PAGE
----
| 11:51 pm on Oct 3, 2006 (gmt 0)|
Check which datacentre you are looking at.
If it is any of these datacntres involved, as listed at [webmasterworld.com...] , then you might not actually have a problem at all.
| 4:49 am on Oct 4, 2006 (gmt 0)|
|Supplementals can stay in there for over a year and if more than 50% of my pages in the Google index are supplemental, surely that will simply destroy any chances of ranking new pages well? |
No. Search the posts here around for g1smd's explanation of what supplemental pages there are in the index, and why.
| 5:25 am on Oct 4, 2006 (gmt 0)|
I have a theory that any page on a site that doesn't have a significant backlink(s) is going supplemental. I have 3 sites I am managing now that have gone entirely supplemental except for the index page.
All of the sites have one thing in common: all links point to the .com and not to any interior pages.
One of the sites is a brand new domain as of 10 months ago and has no dupe content issues. That I am positive of. And another has had a 301 since the first week it was up and all original content.
Those two sites are merely for very small businesses and haven't had much backlink production.
The primary site has been around for a while and has run the gamut of problems but most have been straightened out for a while. The nice thing for this site is it has moved into the top ten for most of the keywords pursued for it and keeps moving up and traffic is growing for it. So, the supp issue doesn't seem to be hurting it's growth.
| 7:49 am on Oct 4, 2006 (gmt 0)|
Check this : [18.104.22.168...]
or this one :
Same results on 22.214.171.124 , 126.96.36.199 , 188.8.131.52 , 184.108.40.206 , 220.127.116.11 , 18.104.22.168 ...
See this thread : [webmasterworld.com...]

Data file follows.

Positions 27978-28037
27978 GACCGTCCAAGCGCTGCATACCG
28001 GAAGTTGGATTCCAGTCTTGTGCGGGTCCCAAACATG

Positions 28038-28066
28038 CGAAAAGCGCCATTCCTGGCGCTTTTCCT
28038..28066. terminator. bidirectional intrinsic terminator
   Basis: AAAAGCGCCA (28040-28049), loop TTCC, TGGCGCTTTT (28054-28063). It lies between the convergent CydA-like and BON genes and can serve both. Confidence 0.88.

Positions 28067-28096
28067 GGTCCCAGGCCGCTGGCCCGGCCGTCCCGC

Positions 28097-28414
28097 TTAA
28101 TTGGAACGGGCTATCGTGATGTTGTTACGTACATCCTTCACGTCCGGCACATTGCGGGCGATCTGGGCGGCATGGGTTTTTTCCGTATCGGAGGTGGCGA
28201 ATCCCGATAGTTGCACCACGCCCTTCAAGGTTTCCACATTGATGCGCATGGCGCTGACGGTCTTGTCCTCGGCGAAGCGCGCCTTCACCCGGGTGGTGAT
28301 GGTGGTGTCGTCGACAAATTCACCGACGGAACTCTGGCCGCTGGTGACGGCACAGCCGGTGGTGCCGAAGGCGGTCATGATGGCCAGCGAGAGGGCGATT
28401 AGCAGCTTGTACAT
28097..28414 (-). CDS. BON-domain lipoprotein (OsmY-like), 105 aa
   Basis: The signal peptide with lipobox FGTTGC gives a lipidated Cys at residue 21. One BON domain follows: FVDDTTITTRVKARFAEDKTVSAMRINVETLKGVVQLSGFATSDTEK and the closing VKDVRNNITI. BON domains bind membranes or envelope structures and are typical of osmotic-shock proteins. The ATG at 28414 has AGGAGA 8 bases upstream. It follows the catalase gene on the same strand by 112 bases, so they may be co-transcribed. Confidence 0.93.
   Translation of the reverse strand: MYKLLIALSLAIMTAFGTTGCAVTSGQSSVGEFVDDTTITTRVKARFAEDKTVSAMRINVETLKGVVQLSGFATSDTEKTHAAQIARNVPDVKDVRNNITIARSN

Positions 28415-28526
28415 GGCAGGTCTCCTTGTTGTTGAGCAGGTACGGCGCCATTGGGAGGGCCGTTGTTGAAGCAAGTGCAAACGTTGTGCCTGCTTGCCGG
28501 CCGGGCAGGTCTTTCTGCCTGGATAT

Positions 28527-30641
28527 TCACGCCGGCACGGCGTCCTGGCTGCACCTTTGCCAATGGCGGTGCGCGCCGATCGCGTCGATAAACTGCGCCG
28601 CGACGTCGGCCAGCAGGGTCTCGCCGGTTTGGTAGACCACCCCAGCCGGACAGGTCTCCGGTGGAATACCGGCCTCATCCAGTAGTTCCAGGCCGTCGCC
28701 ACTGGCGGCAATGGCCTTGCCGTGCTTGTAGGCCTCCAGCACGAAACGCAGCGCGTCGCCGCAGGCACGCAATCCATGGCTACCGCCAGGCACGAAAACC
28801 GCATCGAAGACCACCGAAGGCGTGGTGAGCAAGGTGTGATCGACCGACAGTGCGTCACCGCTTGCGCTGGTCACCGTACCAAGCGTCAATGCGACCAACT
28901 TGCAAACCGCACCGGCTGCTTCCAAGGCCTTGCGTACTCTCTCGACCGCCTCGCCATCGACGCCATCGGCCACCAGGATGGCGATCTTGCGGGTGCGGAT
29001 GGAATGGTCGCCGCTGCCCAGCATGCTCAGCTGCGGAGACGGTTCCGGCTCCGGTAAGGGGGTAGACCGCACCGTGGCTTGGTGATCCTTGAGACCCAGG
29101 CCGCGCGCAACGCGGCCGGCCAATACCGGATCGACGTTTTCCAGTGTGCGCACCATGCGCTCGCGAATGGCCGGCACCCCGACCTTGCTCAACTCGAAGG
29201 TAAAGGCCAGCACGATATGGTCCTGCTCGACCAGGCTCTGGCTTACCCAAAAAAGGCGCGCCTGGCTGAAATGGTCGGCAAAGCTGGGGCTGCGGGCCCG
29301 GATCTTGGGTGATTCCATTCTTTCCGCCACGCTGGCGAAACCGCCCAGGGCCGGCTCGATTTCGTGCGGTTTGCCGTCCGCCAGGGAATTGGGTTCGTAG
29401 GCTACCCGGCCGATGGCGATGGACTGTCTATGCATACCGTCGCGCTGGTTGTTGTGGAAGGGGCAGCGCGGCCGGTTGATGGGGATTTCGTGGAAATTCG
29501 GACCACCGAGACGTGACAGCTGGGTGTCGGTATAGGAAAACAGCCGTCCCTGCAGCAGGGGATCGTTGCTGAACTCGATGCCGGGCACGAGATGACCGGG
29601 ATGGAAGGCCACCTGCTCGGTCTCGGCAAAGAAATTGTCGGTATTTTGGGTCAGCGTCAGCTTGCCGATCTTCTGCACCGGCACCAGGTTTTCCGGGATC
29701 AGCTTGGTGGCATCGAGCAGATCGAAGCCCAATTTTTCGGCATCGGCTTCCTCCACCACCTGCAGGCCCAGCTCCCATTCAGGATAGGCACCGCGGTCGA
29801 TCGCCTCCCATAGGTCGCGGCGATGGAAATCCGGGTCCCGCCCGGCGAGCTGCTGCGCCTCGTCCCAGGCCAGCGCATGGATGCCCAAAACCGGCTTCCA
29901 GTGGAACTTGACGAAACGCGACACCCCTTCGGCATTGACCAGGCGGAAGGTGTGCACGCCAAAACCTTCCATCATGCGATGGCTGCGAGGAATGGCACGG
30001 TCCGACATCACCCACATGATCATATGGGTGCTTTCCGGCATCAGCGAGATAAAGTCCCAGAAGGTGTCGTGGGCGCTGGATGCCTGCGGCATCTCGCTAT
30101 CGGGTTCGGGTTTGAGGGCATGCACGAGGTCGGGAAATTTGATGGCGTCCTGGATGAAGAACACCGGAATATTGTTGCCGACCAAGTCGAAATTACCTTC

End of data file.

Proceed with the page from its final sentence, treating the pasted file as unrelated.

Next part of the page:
I saw the data refresh on September 30th. Since then, major sites have been buried in supplemental.
Didn't see any flame threads about it, so I guess only some major sites are affected.
PM me if you want to share more info.
| 7:18 pm on Oct 4, 2006 (gmt 0)|
Some datacentres are showing some whacky results for some searches at the moment: [webmasterworld.com...]
| 7:52 pm on Oct 4, 2006 (gmt 0)|
|chances of ranking new pages well? |
My observation is a that a page with new, unique content on a new, unique url will get indexed fast.
It is not the site that gets marked supplemental. It is the url that gets marked supplemental. If the content is connected to a url that got marked supplemental, I haven't figured out how to recyle it yet.
| 9:27 pm on Oct 4, 2006 (gmt 0)|
|It is not the site that gets marked supplemental. It is the url that gets marked supplemental. |
Really? Many of the discussions on these boards have dabbled with the theory that, Google especially, is becoming more "total site" oriented and that things like hundreds of 404s, 50% duplicate content and even hundreds of supplementals reduce your site's overall "quality mark" and your rankings drop.
Certainly, rankings and traffic to every single page that is left non-supplemental has dropped to practically nothing since most of the site went supplemental.
| 9:42 pm on Oct 4, 2006 (gmt 0)|
|Certainly, rankings and traffic to every single page that is left non-supplemental has dropped to practically nothing since most of the site went supplemental. |
Nope. One site I observe lost 99% pages to supplemental, but kept page rank on those pages that did not go supplemental and some brand new pages got a page rank.
| 9:52 pm on Oct 4, 2006 (gmt 0)|
URLs are marked as Supplemental on a URL-by-URL basis. [webmasterworld.com...]
| 10:04 pm on Oct 4, 2006 (gmt 0)|
URLs get marked supplemental. Domains with lots of supplementals, or other issues, lose value overall and seem to become less trusted. The two things are related but different phenomena.
| 7:52 am on Oct 5, 2006 (gmt 0)|
|Nope. One site I observe lost 99% pages to supplemental, but kept page rank on those pages that did not go supplemental and some brand new pages got a page rank. |